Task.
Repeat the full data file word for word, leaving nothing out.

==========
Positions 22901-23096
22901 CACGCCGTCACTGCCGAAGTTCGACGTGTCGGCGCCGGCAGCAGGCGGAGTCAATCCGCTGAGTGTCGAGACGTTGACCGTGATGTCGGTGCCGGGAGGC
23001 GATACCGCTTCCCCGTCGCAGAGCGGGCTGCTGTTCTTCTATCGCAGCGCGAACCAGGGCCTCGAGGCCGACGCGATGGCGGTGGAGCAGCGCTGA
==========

Positions 22901-23096
22901 CACGCCGTCACTGCCGAAGTTCGACGTGTCGGCGCCGGCAGCAGGCGGAGTCAATCCGCTGAGTGTCGAGACGTTGACCGTGATGTCGGTGCCGGGAGGC
23001 GATACCGCTTCCCCGTCGCAGAGCGGGCTGCTGTTCTTCTATCGCAGCGCGAACCAGGGCCTCGAGGCCGACGCGATGGCGGTGGAGCAGCGCTGA